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Everton v. Liverpool: Merseyside Derby Tactical Analysis

Roberto Martinez and Brendan Rodgers were locked in a tactical battle at the 226th Merseyside Derby. Martinez lost the first half, but Rodgers lost the second half and ultimately his job.

Is this Brendan yelling, "Come on lads, save my job!"?
Is this Brendan yelling, "Come on lads, save my job!"?
Alex Livesey/Getty Images

Everton entered Sunday's match against Liverpool with perhaps its best chance of pulling out a derby win in years.

The Toffees didn't quite do enough to take all three points, but they earned a deserved draw, which was followed by Liverpool's sacking of Brendan Rodgers.

In many ways, the Merseyside Derby was a tale of two halves. Liverpool was clearly the better team in the opening 45 minutes, while Everton was the better side in the closing 45, but couldn't quite find a winning goal.

A look at the lineups will help us see what went wrong for Everton in the first half.

Martinez's side lined up in its normal 4-2-3-1, while Rodgers sent out Liverpool in a 3-5-2.

On paper, a side playing with wing-backs could be quickly countered on the wings, with Everton taking advantage of the advanced positions of Alberto Moreno and Nathaniel Clyne, as well as the lack of mobility of Mamadou Sakho and Martin Skrtel.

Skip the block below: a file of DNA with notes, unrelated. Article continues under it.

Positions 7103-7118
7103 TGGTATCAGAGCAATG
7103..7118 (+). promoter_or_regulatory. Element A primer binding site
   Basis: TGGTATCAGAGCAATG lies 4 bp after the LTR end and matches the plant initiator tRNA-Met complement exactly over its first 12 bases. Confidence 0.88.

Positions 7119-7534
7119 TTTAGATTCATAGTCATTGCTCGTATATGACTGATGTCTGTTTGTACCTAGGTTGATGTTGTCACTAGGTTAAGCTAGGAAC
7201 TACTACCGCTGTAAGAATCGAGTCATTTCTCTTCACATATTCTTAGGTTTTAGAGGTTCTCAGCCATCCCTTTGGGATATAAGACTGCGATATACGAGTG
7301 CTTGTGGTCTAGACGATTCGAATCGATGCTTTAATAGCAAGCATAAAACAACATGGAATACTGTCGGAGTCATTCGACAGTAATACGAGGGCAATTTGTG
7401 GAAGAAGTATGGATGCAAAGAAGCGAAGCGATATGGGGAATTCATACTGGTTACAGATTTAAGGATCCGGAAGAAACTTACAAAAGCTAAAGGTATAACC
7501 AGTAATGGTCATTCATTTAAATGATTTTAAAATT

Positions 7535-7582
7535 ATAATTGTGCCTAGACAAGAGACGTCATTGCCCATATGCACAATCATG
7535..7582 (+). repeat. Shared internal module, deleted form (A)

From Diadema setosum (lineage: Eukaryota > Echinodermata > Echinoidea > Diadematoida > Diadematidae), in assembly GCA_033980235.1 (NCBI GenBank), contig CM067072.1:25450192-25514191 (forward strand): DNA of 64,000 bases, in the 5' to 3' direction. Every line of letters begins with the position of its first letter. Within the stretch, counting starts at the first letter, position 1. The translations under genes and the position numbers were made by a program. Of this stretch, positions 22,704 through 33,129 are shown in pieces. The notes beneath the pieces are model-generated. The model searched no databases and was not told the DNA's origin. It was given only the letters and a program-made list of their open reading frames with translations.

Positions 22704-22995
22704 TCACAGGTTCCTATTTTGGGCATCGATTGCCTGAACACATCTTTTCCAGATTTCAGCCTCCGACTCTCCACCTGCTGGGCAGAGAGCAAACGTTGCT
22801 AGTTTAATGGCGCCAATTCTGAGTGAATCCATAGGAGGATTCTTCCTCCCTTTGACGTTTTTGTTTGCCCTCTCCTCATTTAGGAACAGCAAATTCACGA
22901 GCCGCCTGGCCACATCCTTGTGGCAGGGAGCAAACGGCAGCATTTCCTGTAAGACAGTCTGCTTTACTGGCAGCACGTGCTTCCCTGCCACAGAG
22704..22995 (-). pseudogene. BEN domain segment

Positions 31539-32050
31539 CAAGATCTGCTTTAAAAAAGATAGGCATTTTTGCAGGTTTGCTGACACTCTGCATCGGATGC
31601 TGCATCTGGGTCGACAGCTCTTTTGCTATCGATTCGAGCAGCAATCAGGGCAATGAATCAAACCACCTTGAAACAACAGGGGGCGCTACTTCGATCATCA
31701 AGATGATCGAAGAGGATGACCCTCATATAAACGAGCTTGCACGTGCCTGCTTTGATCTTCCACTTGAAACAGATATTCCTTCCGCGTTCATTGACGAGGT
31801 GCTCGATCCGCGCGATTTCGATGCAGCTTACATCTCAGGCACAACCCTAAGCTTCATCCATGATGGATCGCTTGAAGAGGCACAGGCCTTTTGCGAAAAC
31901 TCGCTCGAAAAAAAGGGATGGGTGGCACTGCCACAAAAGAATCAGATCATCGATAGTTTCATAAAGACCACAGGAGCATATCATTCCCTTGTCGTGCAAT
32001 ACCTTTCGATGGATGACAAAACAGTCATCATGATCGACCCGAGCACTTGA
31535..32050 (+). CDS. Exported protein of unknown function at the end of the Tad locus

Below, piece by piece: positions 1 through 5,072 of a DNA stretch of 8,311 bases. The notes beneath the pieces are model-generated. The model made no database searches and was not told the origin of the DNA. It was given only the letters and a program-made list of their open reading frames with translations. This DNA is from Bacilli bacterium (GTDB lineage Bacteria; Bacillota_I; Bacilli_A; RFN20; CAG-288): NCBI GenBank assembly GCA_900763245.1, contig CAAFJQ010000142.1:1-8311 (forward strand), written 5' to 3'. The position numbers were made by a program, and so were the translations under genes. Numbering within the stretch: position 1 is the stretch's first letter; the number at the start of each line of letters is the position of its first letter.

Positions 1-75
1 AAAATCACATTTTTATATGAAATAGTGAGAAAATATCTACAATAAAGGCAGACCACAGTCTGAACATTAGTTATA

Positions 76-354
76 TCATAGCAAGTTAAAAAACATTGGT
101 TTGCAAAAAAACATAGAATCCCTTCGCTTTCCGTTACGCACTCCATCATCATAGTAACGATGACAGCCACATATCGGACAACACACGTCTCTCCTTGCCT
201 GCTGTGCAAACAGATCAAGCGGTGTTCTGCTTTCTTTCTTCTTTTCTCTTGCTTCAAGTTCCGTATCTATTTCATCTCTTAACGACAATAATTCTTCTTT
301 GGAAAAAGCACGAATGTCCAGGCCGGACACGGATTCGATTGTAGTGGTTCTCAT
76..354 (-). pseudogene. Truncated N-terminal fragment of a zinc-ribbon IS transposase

Ideally, such counter attacks would look like this.

Steven Naismith, who lined up wide left, lacks the speed to lead counters, so the best plan would have been to try to get Gerard Deulofeu in behind Moreno down the right. However, this didn't occur for two reasons.

First, the majority of Liverpool's attacks came down the right. Below is a comparison of the passes of Clyne, the right back, and Moreno, the left back (courtesy of

Clyne was significant more active down the right, signifying Liverpool's preference to attack down that wing. This meant that the ball had to travel a very long way to get to Deulofeu and spring a counter attack.

Second, and related, Liverpool made a point of pressing the young Everton back-line consistently with its pacey strikers, Danny Sturridge and Danny Ings. With no Seamus Coleman, John Stones, or Leighton Baines, the back-line lacked its usually solid ability to distribute out of the back under pressure.

Instead, Tyias Browning and Brendan Galloway, filling in at right and left-back, failed to consistently get the ball forward. Under pressure, they frequently played the ball back and to the middle, leaving Phil Jagielka, Ramiro Funes Mori, and Gareth Barry to try to play the ball forward.

With the Sturridge and Ings constantly pressuring, those players did not have adequate time to pick out particularly good passes, which lead to failed passes of the following nature.

Almost all of the missed passes of Jagielka, Barry, and Mori were long balls out of the back.

You'll also notice that most of these passes actually went to the left side, where Naismith was, rather than Deulofeu's right side. I talked about how the Toffees did this last week as well, and the cause for this overflow down the left against Liverpool is the same as it was in the first half against West Brom.

With Naismith checking back and and cutting inside, both Ross Barkley and Romelu Lukaku tend to come to the left as well, filling in the space vacated by the Scotsman. With all of the bigger targets on the left side, the ball usually went there.